The Dodos "Certainty Waves (Polyvinyl)"
While the members of The Dodos were re-learning all of the songs from their 2nd album to play in its entirety during some live shows, they remembered how much electric guitar they used to have on their recordings. That epiphany completely changed the direction of the songs for Certainty Waves (Polyvinyl), their 7th album. So if you feel like its been a while since The Dodos rocked and/or rolled, then do I have some good news for you (and who couldn’t use good news these days, eh?) Sure, the drum led interplay is still here, but so are some killer electric guitar lines. So for a band that is so often thought of as acoustic guitars and drums, this is a breath of fresh (and plugged in) air. This is the duo at their most post-punk. Think Liars meet Walkmen meet The Dodos in “midlife crisis” mode (their PR). Check out the cacophonous, jangly first single “Forum.”
Young Jesus "The Whole Thing Is Just There (Saddle Creek)"
Its been some time since art rock has been this art… or this rock for that matter. Joint LA-based quartet Young Jesus on their experimental journeys into riffs, noise, shifts in tone, stretching out, and all around being a very good band. Its like The Sea and Cake teamed up with very early Modest Mouse to cover Miles Davis albums in his Bitches Brew phase. Yeah. It is that good. Polyrhythmic jazz-rock drumming, prog rock bass prowess, dirty, spindly guitars and John Rossiter’s manic vocals. This could be your new favorite band. Start the love affair with “Saganism vs Buddhism.”
YOWLER "Black Dog In My Path (Double Double Whammy)"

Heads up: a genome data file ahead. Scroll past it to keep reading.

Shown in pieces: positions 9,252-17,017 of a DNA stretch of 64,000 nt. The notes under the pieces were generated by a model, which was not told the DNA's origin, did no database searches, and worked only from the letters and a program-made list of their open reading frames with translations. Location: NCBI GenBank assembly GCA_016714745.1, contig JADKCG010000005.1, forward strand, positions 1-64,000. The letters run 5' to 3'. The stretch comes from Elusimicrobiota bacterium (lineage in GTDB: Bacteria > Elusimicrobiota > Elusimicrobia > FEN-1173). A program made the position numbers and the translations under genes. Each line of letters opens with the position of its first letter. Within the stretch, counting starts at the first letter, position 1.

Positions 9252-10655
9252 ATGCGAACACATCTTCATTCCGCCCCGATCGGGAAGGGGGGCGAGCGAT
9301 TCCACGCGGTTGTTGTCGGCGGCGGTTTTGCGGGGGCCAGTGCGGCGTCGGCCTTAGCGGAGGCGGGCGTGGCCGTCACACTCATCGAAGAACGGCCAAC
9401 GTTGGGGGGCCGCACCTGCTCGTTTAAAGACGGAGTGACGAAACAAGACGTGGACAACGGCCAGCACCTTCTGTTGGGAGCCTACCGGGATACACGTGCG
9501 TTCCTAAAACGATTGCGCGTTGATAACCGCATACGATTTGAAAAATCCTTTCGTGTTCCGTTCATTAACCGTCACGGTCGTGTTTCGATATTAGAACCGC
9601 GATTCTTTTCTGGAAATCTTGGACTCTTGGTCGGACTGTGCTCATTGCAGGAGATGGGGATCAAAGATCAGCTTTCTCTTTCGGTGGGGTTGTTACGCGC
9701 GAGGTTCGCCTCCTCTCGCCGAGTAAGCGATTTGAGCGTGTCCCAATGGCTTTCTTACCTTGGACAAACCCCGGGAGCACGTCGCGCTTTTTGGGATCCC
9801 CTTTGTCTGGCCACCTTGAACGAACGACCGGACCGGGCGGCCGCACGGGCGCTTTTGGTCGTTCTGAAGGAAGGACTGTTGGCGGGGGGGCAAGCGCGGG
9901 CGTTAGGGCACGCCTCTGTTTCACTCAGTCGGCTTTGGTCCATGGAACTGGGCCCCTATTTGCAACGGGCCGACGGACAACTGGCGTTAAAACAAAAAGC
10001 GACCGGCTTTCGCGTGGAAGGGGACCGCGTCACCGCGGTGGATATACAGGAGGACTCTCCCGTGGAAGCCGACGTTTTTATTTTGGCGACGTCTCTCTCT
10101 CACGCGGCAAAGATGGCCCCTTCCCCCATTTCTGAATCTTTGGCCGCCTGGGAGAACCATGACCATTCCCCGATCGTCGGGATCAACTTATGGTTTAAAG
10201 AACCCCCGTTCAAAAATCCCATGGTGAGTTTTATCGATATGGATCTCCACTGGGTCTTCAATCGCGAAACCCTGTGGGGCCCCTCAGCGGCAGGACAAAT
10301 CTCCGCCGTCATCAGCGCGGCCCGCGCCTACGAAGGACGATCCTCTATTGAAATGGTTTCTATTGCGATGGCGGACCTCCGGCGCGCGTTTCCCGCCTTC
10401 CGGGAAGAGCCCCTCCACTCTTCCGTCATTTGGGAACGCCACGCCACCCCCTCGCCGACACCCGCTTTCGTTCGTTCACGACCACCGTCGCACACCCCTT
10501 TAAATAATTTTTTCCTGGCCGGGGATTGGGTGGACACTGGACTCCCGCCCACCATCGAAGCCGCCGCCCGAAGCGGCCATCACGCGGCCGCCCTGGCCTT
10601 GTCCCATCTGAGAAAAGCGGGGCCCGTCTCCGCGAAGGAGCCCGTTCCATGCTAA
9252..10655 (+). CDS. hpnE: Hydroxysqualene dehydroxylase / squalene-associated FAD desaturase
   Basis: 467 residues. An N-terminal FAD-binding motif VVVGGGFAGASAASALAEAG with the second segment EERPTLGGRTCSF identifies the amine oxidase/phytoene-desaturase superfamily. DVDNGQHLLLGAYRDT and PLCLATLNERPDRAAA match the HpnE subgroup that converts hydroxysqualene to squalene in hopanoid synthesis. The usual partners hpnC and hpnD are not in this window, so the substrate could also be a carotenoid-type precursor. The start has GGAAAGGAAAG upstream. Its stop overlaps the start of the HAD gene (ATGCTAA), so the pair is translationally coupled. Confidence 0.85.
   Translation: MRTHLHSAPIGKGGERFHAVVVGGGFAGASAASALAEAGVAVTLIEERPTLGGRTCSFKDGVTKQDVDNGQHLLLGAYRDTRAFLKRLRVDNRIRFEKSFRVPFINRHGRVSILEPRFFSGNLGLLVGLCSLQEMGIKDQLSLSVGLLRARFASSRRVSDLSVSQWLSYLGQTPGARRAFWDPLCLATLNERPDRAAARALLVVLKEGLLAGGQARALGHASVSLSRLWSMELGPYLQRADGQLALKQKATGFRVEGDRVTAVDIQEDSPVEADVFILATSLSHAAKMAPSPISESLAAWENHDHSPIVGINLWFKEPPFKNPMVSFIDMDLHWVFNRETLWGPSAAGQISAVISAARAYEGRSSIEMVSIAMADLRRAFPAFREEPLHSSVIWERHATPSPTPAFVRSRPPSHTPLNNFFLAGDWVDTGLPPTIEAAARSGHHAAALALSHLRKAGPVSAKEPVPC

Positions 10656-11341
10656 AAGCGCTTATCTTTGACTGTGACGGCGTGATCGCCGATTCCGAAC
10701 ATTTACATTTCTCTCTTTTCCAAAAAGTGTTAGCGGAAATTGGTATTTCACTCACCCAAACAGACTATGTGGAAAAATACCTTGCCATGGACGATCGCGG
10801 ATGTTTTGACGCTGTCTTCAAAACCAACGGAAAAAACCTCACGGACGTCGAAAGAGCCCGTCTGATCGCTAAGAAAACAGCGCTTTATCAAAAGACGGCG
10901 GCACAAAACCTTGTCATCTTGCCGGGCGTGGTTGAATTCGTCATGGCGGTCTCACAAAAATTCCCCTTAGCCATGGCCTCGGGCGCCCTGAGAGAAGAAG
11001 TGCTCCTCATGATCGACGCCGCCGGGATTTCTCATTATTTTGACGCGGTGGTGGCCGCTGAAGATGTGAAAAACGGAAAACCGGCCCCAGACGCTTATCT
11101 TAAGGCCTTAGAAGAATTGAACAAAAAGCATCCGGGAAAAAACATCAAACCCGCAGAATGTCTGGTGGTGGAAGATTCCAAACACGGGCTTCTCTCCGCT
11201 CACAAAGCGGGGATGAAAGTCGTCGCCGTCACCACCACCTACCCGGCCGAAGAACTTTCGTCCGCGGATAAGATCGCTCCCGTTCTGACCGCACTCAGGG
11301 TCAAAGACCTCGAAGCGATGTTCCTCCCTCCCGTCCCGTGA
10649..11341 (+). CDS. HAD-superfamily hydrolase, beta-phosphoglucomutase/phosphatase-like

Philadelphia’s Maryn Jones has been releasing music in some form since 2004. She’s been a member of the “loud pop outfit” All Dogs as well as psych-folkers Saintseneca. But in 2013 she started Yowler as a solo project “where dark thoughts and too-quiet moments could be placed.” The result is Black Dog In My Path (Double Double Whammy), the second Yowler release. Mostly Jones’ lovely vocals (often multi-tracked) and acoustic guitar, with hints of bass and cello and other assorted band room denizens. Unless its not a ballad, because Maryn is not afraid to rock either. Magically delicate and powerful, these songs are a window into her soul–as the best songs usually tend to be. A little bit like Liz Phair’s early work, a little bit like Elliot Smith-this one packs a punch. Check out the emotional shuffle of “Angel.”
Eric Copeland "Trogg Modal Vol. 1 (DFA)"
I know. You’re sitting there anxiously awaiting Trogg Modal Vol. 2 by Eric Copeland to be released in early 2019. How about you calm down? After all, we need Vol. 1 first, don’t we? Otherwise, how are we gonna know the origin story that plays into Vol. 2 so heavily? You’ll be absolutely lost without Vol. 1 first. So get ready for Eric’s latest in “Freakbeat” (his words… I mean word) experimentality. Banging beats and quirky electro-instrumentality are the names of the game here. You can sure dance to this, but be prepared to dance at an angle-Batman ‘66 style (Batusi not required). Check out the quirk-bomb that is “321 Contact.”